Somehow I know Mr. Miller wasn’t thinking about our farm. I doubt he knows anything about harvesting cotton. But before I can ﬁnd out, Daddy tells me he’s agreed to be Mr. Miller’s business partner.
The news slams me in the chest, heavy, like a train. He doesn’t ask me what I think. Daddy sees me as a kid, not the man who’ll eventually run the farm. I don’t like the idea of a machine doing the work. I want to tell him this, warn him about Mr. Miller, but when I open my mouth, Daddy just smiles.
Bailey’s cries wake me up, just as I see my mother lift her from the crib.
“I’m sorry Billy,” she says when she hears me stir in bed. “Try to go back to sleep.”
But Bailey doesn’t stop crying. She screams louder. I still hear her even though Mama has carried her to the other side of the house. I grab the ﬂ ashlight under my bed and shine it at the clock on my night stand. Four o’clock in the morning. An hour passes, but I don’t sleep. I think about my ﬁeld so much, I can’t imagine being anywhere else. I slip on my jeans and shirt and walk into the living room. Mama sleeps on the sofa with Bailey. I open the front door and close it quietly behind me.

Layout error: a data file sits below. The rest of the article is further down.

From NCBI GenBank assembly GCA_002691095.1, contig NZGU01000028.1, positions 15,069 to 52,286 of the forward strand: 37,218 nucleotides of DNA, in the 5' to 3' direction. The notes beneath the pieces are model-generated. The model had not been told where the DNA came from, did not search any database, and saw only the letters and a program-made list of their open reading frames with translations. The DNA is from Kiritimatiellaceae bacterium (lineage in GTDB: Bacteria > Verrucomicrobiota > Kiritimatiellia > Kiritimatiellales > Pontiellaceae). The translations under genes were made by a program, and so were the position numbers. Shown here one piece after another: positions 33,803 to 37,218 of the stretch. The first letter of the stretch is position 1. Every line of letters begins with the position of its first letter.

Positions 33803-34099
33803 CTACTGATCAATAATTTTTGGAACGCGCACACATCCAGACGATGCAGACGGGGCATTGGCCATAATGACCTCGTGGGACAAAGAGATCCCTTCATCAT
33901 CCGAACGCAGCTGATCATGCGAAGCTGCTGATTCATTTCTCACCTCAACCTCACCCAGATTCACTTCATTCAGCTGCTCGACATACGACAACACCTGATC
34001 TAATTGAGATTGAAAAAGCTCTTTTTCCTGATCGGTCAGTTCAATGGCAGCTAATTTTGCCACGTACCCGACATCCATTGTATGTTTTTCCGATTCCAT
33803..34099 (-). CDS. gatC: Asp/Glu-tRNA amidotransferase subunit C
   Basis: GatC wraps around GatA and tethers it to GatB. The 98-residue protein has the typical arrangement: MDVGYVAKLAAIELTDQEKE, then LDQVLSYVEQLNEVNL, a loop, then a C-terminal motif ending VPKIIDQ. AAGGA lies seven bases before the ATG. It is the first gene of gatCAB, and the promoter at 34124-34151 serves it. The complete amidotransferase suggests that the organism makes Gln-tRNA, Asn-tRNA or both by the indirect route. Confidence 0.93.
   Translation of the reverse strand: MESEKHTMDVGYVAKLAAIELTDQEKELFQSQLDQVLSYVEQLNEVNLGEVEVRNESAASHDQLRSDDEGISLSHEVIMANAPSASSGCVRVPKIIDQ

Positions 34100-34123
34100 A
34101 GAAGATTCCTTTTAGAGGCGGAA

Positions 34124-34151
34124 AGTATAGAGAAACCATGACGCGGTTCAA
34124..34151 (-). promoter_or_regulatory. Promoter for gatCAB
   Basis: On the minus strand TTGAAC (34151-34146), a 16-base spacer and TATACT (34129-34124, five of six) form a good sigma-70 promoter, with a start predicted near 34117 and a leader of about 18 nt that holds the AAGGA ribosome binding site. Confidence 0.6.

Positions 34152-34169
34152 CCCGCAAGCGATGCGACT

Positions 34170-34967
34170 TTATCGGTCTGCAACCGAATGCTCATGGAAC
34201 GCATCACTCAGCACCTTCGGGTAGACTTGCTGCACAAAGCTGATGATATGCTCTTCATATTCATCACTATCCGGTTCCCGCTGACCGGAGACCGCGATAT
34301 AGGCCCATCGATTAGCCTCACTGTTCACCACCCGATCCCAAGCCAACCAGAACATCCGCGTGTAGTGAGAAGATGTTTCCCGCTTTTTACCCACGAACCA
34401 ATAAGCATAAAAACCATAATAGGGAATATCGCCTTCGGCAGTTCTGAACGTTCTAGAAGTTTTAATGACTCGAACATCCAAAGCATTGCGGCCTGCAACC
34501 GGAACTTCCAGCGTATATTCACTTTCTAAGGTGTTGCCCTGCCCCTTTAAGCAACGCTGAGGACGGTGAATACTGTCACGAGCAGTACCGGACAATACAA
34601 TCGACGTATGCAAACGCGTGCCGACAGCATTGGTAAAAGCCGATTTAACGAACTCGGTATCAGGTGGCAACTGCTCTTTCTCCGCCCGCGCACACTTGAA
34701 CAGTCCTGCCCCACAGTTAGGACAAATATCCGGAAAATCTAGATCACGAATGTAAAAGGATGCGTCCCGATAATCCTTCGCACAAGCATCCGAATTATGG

The darkness is lifting but the moon still lights the ground. By the time I make it to the oak tree, the birds awaken and the sun streaks the sky with pink light. Granddad will be awake now too, tending to the farm before it gets too hot. There’s a light on in the kitchen, but rather than going in, I walk over and lie down in my ﬁeld. The crickets have stopped chirping and the grass feels damp and cool against my neck. I watch the sky. Blue, gold, and pink colors ﬂ oat above me. The quiet puts me to sleep. Suddenly the sky turns smoky black.
My eyelids ﬂy open and my heart pounds. Just a dream. The sun is up, the air warm. No sign of storms. My stirring has startled a thrasher from the grass. I see its wings ﬂ ap a few feet from me, and then open overhead on a morning draft. As the bird rises, I think about the workers’ songs that will ﬁll the ﬁelds in a few months.
Bend down turn around,
Pick a bale of cotton.
Bend down turn around,
Pick a bale a day.
Oh lordy, pick a bale of cotton,
Oh lordy, pick a bale a day.